Twenty years ago this September, I started law school not knowing anyone there. More importantly, no one there knew me.
Now, mind you, this was at Boston College Law School, where such things aren’t really emphasized. I mean, it’s not like at that school across the Charles, where people like the Winklevii both wear and file suits. At BC Law, which (at least back then) prided itself on being a kinder, gentler law school, it wasn’t really about who you knew, or who knew you. (Yes, one of those whos should really be a whom, but only someone at Harvard would actually say it that way.)
Still, it’s nice to have people know who are you are, and it’s a useful skill to develop for after school, when you need to know how to market your services as a lawyer.
So three weeks after school started, almost everyone knew my name. You see, I had a secret weapon.…
Sometimes law firm outings can get pretty crazy. It seems like this is especially true in Canada. Who would have thought, eh?
Last month, we wrote about a bottles-and-models party in Toronto that led to one associate losing his Canadian cookies in a cab, and a partner allegedly grinding (inappropriately) on female associates. Maybe those ladies just needed thicker skins or, in that case, booties?
Meanwhile, as we mentioned briefly this morning, a female lawyer in Vancouver did not have a thick enough head. In 2001, Michelle Marie Danicek, then 32, was a law clerk at Alexander Holburn Beaudin & Lang LLP. According to the Vancouver Sun, in April 2001 she went out dancing at the Bar None nightclub, after a firm-sponsored associates’ dinner at an oyster house.
As many of you know, lawyers are not always the best dancers. The lawyers got their grooves on, and one of Danicek’s fellow maladroit associates stumbled into her, perhaps while he was doing the “running man” (that seems Canadian).
This caused her to fall to the ground — and sustain a $6 million injury….
Ed. note: The Asia Chronicles column is authored by Kinney Recruiting. Kinney has made more placements of U.S. associates, counsels and partners in Asia than any other recruiting firm in each of the past seven years. You can reach them by email: firstname.lastname@example.org.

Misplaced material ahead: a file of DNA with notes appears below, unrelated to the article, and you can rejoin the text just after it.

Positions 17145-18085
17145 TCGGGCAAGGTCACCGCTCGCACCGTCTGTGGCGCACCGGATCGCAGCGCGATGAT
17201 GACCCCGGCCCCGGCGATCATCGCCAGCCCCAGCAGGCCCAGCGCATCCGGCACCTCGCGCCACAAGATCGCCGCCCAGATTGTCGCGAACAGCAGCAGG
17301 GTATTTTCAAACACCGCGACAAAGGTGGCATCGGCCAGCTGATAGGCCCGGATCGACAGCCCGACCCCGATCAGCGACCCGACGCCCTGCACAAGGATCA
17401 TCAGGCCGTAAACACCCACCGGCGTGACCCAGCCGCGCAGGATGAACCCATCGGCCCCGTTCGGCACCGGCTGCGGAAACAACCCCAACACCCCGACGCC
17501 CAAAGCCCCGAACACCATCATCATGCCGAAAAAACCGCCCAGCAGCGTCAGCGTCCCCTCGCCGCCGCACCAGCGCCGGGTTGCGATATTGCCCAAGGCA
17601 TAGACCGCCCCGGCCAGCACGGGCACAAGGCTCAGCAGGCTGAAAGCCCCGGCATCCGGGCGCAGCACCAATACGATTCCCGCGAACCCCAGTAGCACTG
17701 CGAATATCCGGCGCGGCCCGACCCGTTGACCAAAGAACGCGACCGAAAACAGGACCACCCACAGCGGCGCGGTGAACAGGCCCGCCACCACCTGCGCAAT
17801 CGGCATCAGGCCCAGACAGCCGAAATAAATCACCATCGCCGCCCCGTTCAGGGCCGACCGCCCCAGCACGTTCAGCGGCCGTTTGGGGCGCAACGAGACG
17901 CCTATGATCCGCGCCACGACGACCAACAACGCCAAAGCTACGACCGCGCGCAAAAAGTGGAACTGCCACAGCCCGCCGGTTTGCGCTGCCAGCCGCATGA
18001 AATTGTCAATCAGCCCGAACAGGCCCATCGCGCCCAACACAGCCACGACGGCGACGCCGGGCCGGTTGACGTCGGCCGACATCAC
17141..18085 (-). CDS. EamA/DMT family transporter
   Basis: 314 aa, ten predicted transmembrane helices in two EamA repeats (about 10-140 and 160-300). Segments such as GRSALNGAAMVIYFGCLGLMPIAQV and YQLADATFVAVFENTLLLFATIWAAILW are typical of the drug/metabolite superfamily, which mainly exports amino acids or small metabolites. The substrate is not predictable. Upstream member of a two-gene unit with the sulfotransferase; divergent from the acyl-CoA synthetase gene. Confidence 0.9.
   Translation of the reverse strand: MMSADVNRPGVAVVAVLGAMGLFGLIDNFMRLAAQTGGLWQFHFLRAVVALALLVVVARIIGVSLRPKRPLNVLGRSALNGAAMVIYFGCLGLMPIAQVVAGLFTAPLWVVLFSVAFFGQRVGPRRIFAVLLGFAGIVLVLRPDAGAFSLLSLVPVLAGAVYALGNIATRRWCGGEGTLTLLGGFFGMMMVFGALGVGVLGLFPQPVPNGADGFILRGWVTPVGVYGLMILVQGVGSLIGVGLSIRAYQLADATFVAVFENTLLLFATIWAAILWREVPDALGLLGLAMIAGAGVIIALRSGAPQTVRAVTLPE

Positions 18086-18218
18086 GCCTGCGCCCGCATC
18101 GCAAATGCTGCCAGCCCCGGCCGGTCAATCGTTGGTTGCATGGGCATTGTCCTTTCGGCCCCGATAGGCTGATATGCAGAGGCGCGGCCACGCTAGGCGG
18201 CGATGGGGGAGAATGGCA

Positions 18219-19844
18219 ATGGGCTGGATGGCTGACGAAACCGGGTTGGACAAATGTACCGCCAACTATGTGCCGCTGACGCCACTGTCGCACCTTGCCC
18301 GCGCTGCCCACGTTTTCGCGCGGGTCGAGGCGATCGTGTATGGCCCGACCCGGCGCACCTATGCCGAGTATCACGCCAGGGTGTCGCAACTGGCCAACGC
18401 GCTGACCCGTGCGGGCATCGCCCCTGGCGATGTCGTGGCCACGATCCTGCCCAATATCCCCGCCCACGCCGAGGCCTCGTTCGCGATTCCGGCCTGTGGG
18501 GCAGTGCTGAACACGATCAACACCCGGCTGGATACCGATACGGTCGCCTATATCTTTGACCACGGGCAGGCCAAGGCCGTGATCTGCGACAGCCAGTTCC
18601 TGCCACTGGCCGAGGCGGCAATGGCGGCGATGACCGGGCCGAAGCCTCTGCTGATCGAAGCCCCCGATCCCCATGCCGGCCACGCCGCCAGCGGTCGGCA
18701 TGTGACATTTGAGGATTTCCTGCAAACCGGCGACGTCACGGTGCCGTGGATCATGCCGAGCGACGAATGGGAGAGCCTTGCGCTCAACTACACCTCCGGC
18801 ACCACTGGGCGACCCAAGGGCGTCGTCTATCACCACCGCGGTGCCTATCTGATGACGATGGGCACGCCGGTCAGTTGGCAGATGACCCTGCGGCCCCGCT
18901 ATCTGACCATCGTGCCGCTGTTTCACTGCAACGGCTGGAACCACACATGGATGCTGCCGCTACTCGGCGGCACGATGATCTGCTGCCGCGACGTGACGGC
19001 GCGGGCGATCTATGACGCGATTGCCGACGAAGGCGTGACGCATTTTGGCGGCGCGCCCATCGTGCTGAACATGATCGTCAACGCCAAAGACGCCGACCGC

It’s that time of year again when JDs are starting to apply for 2L summer jobs and 2L summers are deciding which practice area to focus on.
For those JDs with an interest in potentially lateraling to or transferring to Asia in the future, please feel free to reach out to Kinney for advice on firm choices, interviewing and practice choices, relating to future marketability in Asia, or for a general discussion on your particular Asia markets of interest. This is of course a free of cost service for those who some years in the future may be our future industry contacts or perhaps even clients.
For some years now Kinney’s Asia head, Evan Jowers, has been formally advising Harvard Law students with such questions, as the Asia expert in Harvard Law’s “Ask The Experts Market Program” each summer and fall, with podcasts and scheduled phone calls. This has been an enjoyable and productive experience for all involved.
Whether you’re fresh off the bar exam or hitting your stride after hanging a shingle a few years ago, one thing’s for certain: independent attorneys who start a solo or small-law practice live with a certain amount of stress.
Non-attorneys would think the stress comes from preparing for a big trial, deposing a hostile witness, or crafting the perfect contract for a picky client.
But that’s nothing compared to the constant, nagging, real-life kind, the kind you get from the day-to-day grind of being a law-abiding attorney.
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